HT: The Pragmatic Capitalist who highlighted that first question as his teaser. PC also has a link to one of his global macro posts that is worth checking out.

The advantage and disadvantage of global macro is It Is Not Easy. You have to pay attention and you have to understand the interrelationships of many markets and politics and weather and psychology and be facile in both words and numbers and in an ego-driven business be humble enough to learn the lessons the market will teach you.

It really helps to not take yourself too seriously, both to avoid the temptation to impose your will upon the market and to maintain enough perspective to spot opportunities ahead of the crowd.
Because global macro isn't easy the rewards can be tremendous.

Continuation of Paul Tudor Jones interview at Institutional Investor:
What's your take on the next generation of managers?
I see the younger generation hampered by the need to understand and rationalize why something should go up or down. Usually, by the time that becomes self-evident, the move is already over. When I got into the business, there was so little information on fundamentals, and what little information one could get was largely imperfect. We learned just to go with the chart. Why work when Mr. Market can do it for you? These days, there are many more deep intellectuals in the business, and that, coupled with the explosion of information on the Internet, creates the illusion that there is an explanation for everything and that the primary task is simply to find that explanation. As a result, technical analysis is at the bottom of the study list for many of the younger generation, particularly since the skill often requires them to close their eyes and trust the price action. The pain of gain is just too overwhelming for all of us to bear!
You're not necessarily a fan of hiring people straight out of business school.
Today there are young men and women graduating from college who have a tremendous work ethic, but they get lost trying to understand the logic behind a whole variety of market moves. While I'm a staunch advocate of higher education, there is no training - classroom or otherwise - that can prepare for trading the last third of a move, whether it's the end of a bull market or the end of a bear market. There's typically no logic to it; irrationality reigns supreme, and no class can teach what to do during that brief, volatile reign. The only way to learn how to trade during that last, exquisite third of a move is to do it, or, more precisely, live it - a sort of baptism by fire. One has to experience both the elation and fear as markets move five and six standard deviations from conventional definitions of value.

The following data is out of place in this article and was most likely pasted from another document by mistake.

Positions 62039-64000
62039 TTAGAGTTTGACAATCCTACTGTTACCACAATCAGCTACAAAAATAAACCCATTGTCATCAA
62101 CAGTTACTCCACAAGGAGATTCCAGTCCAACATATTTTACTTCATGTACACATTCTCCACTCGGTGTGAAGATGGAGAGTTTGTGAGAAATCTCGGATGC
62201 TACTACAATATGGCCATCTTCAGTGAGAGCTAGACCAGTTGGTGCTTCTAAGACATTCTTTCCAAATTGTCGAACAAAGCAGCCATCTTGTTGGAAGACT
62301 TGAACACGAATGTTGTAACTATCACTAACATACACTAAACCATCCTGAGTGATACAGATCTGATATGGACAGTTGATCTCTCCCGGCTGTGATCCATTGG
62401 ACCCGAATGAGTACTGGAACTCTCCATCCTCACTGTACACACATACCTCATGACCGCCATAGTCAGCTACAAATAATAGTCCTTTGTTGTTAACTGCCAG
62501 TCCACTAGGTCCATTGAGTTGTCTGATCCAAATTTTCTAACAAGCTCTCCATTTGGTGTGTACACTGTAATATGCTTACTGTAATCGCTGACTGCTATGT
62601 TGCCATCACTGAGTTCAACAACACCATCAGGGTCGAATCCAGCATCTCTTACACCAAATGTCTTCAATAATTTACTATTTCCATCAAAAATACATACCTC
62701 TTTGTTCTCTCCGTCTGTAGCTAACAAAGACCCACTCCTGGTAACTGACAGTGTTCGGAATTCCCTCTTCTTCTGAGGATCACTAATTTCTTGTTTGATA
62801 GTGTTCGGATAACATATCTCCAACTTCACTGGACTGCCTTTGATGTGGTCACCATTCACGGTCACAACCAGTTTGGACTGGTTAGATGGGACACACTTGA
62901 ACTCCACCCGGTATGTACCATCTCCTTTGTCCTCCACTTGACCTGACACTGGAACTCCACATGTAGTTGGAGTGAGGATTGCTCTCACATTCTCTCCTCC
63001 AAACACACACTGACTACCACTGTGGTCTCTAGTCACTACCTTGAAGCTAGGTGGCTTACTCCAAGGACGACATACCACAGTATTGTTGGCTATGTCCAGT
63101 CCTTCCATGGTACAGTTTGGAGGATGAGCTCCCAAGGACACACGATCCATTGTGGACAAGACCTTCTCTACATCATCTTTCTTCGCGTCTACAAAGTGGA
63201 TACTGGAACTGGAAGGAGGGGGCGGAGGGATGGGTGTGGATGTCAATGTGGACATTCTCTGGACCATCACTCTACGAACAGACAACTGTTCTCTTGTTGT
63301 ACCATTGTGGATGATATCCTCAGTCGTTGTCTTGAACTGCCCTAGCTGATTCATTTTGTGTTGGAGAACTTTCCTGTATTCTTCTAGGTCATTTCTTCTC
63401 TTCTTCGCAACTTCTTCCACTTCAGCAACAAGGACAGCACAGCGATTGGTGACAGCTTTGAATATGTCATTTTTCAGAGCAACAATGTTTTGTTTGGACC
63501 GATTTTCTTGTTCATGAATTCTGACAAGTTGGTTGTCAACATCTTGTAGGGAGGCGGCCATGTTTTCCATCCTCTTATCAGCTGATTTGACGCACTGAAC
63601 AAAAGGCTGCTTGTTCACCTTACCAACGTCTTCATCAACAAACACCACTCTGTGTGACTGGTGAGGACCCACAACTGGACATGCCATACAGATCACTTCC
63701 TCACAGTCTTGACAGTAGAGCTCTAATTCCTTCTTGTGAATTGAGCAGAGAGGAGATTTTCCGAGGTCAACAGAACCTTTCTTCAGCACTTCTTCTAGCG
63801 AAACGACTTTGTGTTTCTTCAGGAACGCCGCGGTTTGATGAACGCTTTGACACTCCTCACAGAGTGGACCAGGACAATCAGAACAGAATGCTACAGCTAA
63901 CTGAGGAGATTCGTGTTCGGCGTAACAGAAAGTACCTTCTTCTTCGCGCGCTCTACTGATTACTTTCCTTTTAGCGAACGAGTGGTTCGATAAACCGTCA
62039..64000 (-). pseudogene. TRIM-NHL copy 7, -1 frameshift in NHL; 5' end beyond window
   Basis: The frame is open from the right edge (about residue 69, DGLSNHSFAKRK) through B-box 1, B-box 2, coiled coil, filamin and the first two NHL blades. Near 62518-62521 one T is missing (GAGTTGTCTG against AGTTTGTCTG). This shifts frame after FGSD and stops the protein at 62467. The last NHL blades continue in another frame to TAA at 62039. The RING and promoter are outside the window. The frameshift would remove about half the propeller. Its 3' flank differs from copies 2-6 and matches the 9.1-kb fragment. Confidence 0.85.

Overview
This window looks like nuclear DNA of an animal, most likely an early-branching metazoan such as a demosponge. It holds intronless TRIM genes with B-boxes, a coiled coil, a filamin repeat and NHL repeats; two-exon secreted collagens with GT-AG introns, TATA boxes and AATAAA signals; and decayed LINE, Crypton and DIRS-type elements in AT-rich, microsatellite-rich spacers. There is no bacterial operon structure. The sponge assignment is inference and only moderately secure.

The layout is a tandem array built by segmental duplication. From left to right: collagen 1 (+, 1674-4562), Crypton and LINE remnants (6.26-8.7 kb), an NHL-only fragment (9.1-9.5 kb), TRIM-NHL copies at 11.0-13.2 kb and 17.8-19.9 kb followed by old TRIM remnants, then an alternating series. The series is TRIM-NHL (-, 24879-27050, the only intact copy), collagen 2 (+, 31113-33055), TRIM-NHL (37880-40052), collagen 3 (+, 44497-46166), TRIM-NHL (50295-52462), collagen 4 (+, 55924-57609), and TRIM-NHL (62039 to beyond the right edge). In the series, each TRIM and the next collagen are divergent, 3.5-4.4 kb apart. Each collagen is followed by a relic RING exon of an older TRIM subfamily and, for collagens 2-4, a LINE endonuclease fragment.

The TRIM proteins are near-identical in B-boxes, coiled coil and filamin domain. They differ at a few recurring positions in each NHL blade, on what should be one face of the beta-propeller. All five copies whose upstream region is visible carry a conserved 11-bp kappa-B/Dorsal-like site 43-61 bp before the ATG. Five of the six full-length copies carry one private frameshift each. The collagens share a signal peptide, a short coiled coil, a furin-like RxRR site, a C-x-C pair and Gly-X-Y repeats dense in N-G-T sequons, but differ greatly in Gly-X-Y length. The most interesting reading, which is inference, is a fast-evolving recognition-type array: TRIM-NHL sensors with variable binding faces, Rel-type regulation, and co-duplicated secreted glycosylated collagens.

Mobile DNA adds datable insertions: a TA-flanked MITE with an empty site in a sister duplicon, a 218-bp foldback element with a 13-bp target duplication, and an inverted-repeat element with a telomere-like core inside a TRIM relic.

How will macro investing fare over the next five years?
The macro space will be great. I think we're going into one of those slow or zero-growth periods in the U.S., which will give us a lot of volatility.
Will hedge funds do as well as they have done in the past?
Average returns will drop. The amount of money that was made by hedge funds in the past two decades was so outsize relative to anything in civilization in the past couple of centuries that it naturally attracted the best intellectual capital in the world. As a result, the inefficiencies that existed in the '70s and '80s and even the '90s are not as readily seen. But in this business there will also always be that upper tier - that top 10 or 20 percent of managers who will outperform everyone else.
What experience had the biggest impact on your career?